From March 22nd to the 25th, the new CE Centre on Uplands drive hosted the Ottawa Home and Garden show. With lots of room inside, the CE centre allows for a much more unified show than Landsdowne Park. Aside from venue, the main difference between this show and the Ottawa Home and Design show is that the latter has more interior design, and this one has a lot of temporary indoor gardens and smells way better!
There are couple of good reasons to go to shows like this: if you’re looking for ideas, want to get a sense of what services are available locally, or you’re looking for a deal from a known provider. For those who’ve never been, a home show is an enormous concentrated indoor market. In spite of the fact that they’re not really aimed at DIYers, I like to go to them occasionally because I’ve run into products I haven’t considered before. Sometimes, looking through magazines and the internet just isn’t enough.
For visual spectacle, I always pay a visit to the Caml-Tomlin and Mondeau booths – both always put on a great display of bathroom (and in Mondeau’s case) kitchen fixtures. One of the Caml-Tomlin salespeople noticed me looking at the chandelier, and we got into a conversation. The topic turned to the trend for sliding doors on visible rails and wheels – whether for the shower or elsewhere in the house. In the last few decades, mechanisms and controls have been hidden more and more – but there are now some exciting exceptions. Because these approaches are kept elegant, people are happy to see the “workings” in this case, instead of wanting to hide them away. Mechanisms like these have the appearance of an automotive engine, and lead us to expect a well-engineered slide to the door. Indeed, as we watched, three people in quick succession stopped to open and close the shower doors. I remarked on how much fun people were having just testing the smoothness of the doors. “It’s true,” the salesman remarked, “we know how they work, but we just have to try them!”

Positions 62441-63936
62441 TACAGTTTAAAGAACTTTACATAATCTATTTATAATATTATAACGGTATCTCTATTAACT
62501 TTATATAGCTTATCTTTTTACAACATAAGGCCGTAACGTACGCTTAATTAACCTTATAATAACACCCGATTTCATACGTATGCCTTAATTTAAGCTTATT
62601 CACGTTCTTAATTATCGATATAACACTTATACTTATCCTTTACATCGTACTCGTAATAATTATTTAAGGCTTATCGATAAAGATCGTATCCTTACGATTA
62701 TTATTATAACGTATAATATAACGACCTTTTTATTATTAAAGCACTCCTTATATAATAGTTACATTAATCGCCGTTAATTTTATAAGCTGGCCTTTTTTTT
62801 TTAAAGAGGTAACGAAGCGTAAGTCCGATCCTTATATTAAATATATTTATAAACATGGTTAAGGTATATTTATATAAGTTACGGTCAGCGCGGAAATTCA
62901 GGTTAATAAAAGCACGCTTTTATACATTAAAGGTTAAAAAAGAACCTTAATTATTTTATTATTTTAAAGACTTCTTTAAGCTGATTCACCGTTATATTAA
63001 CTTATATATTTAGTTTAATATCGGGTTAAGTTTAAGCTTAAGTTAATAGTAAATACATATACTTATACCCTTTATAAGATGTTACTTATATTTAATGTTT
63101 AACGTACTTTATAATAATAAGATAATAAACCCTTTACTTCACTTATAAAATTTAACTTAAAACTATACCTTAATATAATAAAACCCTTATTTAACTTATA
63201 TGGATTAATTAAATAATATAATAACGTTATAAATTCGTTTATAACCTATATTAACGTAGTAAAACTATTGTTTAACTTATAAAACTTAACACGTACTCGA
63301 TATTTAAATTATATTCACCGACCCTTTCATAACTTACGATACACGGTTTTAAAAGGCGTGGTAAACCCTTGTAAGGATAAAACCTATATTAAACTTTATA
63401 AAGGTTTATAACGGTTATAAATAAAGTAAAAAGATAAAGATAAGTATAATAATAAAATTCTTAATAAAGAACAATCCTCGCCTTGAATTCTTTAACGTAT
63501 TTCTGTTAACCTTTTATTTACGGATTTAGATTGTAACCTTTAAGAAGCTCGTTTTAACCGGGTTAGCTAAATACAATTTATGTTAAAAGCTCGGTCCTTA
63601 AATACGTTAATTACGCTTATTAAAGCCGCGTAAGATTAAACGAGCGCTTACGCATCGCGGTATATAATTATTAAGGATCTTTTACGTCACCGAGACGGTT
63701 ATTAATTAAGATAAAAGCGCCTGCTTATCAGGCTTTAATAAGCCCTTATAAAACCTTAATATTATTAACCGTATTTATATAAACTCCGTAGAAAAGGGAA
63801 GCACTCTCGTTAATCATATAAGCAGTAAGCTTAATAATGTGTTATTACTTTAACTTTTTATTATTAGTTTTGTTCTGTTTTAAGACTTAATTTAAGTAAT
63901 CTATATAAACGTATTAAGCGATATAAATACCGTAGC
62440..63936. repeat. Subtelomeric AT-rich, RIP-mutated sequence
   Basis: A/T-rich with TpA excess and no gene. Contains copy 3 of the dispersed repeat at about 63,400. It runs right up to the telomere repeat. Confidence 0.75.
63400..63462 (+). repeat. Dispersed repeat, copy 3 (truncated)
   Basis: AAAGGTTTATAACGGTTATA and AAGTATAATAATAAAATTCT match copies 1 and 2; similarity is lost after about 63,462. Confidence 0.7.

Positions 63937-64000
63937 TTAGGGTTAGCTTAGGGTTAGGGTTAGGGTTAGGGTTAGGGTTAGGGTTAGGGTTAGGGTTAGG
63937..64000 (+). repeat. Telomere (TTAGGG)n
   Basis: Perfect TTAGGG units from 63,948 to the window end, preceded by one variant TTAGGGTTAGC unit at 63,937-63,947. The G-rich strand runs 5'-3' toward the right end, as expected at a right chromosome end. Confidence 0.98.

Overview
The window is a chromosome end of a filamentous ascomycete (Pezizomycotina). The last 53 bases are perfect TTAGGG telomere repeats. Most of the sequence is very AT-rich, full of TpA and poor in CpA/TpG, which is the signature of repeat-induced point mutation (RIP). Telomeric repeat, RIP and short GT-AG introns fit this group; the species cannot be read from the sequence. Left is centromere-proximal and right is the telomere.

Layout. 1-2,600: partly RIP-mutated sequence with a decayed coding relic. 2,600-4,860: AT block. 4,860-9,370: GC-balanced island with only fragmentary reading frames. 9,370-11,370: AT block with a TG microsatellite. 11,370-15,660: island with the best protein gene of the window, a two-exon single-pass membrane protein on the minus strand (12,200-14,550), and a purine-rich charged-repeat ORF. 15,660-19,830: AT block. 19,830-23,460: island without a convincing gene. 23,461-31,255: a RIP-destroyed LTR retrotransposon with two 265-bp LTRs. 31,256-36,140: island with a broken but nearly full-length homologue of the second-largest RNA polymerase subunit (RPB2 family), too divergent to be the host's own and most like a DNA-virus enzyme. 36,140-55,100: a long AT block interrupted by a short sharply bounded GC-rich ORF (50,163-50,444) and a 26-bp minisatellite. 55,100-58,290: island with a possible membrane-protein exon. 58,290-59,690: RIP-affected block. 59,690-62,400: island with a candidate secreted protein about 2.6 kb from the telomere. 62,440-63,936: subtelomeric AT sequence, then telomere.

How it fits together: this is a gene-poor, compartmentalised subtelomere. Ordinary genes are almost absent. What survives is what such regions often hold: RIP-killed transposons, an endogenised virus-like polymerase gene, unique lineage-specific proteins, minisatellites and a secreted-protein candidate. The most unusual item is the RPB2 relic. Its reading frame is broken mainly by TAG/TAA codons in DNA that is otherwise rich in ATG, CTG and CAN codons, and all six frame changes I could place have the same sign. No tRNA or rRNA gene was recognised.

At this show there were a couple of clever products I learned about, the first being Krumpers Solar blinds. The solar blinds are a simple yet brilliant way to control indoor temperature without using HVAC systems. Vertical rolling blinds made of a metal mesh, they are reflective on one side and black on the other, designed to be reversed when the seasons change. In summer, the metallic side reduces indoor heat by inhibiting passive solar gain (the “car in the sun” effect). In winter, the black side absorbs heat from the sun’s rays, helping to raise indoor temperature. An interesting aside: in discussing their application as a privacy screen for the interior, the European salesperson remarked that Europeans in general didn’t mind the “goldfish bowl” feeling that comes when the interior of the house can easily be seen by neighbours or passers-by. In Europe, people leave the shades open most of the time, as this creates a feeling of safety and community. Shyer Canadians will definitely want an additional window covering, especially for night-time privacy.